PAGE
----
Not long after publishing his most beloved novel Anna Karenina, Leo Tolstoy gave away his wealth, renounced his aristocratic privileges, and embraced the life of a peasant. His extreme experiment in Christian anarchism notwithstanding, however, Tolstoy was fascinated by new technology and allowed himself to be photographed and filmed near the end of his life. On one occasion, he supposedly confessed a love of the cinema to his visitors and told them he was thinking of writing “a play for the screen” on a “bloody theme.”
“All the same,” argues Rosamund Bartlett at the OUP blog, Tolstoy “would probably have taken a dim view of the twenty odd screen adaptations of Anna Karenina.” The author died the year before the first filmed adaptation of his work, a silent French/Russian adaptation of Anna Karenina made in 1911. Five more would follow before Greta Garbo stepped into the role for a loose 1927 adaptation titled Love, then again a 1935 film version directed by Clarence Brown, with Fredric March as Vronsky and Garbo as the “most famous and critically-acclaimed of all the Annas Karenina,” Dan Sheehan writes at LitHub.
Garbo’s version is often considered the pinnacle of Tolstoy film adaptations — largely because of Garbo. Or as Graham Greene wrote then, “it is Greta Garbo’s personality which ‘makes’ this film, which fills the mold of the neat respectful adaptation with some kind of sense of the greatness of the novel.” The problem of adaptations — of great novels in general, and of Tolstoy’s in particular — is that they must reduce too much complexity, cut out too many characters and vital subplots, and boil down the wider themes of the book to focus almost solely on the tragic romance at its center.
Maybe this is what Tolstoy meant when he allegedly called the camera (“the little clicking contraption with the revolving handle”) a “direct attack on the old methods of literary art.” Novels were not meant to be films. They’re too loose and expansive. “We shall have to adapt ourselves to the shadowy screen and to the cold machine,” Tolstoy presciently noted, aware that film required an entirely different conception of narrative art. Adaptations of Anna continue to proliferate nonetheless in the 21st century, from Joe Wright’s 2012 adaptation with Kiera Knightley to, most recently, Netflix’s first Russian original drama series with Svetlana Khodchenkova as the title character.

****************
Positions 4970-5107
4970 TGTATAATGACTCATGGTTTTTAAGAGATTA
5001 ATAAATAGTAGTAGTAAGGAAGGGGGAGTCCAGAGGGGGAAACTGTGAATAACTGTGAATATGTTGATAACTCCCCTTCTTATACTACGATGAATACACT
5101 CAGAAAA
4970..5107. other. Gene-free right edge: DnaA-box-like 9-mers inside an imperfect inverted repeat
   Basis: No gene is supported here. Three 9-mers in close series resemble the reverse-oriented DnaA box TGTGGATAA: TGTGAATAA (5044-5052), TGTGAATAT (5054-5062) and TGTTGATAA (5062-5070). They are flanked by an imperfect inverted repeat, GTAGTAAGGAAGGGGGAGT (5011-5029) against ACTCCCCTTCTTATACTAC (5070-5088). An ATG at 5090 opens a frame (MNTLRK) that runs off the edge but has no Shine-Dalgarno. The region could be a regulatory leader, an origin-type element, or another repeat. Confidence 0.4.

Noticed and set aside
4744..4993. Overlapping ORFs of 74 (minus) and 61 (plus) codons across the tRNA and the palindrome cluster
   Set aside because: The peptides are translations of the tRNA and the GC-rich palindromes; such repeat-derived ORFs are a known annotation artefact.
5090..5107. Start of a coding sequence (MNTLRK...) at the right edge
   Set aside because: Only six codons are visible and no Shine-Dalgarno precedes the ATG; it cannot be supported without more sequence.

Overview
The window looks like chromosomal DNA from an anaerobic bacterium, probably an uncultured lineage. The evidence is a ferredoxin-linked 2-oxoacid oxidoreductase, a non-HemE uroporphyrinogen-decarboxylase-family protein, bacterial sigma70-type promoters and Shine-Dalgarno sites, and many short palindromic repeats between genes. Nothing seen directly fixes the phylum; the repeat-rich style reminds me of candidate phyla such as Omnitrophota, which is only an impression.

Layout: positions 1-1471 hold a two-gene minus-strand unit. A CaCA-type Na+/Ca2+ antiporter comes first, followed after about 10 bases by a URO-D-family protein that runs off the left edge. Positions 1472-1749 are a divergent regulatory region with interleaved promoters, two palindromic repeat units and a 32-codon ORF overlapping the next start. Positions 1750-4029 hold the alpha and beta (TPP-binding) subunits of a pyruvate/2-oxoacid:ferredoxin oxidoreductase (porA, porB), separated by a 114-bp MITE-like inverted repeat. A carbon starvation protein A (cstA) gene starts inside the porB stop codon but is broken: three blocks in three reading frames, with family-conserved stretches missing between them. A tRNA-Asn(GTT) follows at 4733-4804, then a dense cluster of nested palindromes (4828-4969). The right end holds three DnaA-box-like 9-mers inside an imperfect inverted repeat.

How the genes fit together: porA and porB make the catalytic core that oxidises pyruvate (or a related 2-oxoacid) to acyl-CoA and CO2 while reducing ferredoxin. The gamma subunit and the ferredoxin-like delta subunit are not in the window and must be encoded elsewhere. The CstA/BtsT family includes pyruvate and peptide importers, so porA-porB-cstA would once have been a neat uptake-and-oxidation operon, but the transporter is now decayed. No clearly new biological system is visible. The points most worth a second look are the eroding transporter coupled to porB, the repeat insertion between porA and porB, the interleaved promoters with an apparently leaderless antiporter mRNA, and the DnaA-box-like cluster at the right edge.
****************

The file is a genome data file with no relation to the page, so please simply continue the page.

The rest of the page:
Tolstoy scholars largely echo what I suspect Tolstoy himself might have thought of filmed versions of his novel. As Carol Apollonio put it in a recent online discussion, “If you want Anna Karenina, read it again (and again). If you want something else, then read or watch that, but don’t assume it has a lot to do with Tolstoy.” That said, we bring you yet another adaptation of Anna Karenina, just above, a mini-series from 2013 starring Vittoria Puccini, Santiago Cabrera, Benjamin Sadler, and Max von Thun. Its setting and costuming are period-correct, but does it meet the exacting literary standard of the original? Of course not.
Film versions of novels can’t approximate literature. But a good adaptation of Anna Karenina, whether set in 19th-century Russia, 21st-century Australia, or entirely — as in Joe Wright’s 2012 film — on a stage, can convey “the emotional tragedy of Anna’s story,” Apollonio writes. Adaptations shouldn’t just illustrate their sources faithfully, nor should they take so much license that the source becomes irrelevant. They are always tied in some way to the original, and thus in every cinematic Anna is a little bit of Tolstoy. But you’ll have to read, or reread, the novel to see how much of it the series above captures, and how much it frustratingly leaves out.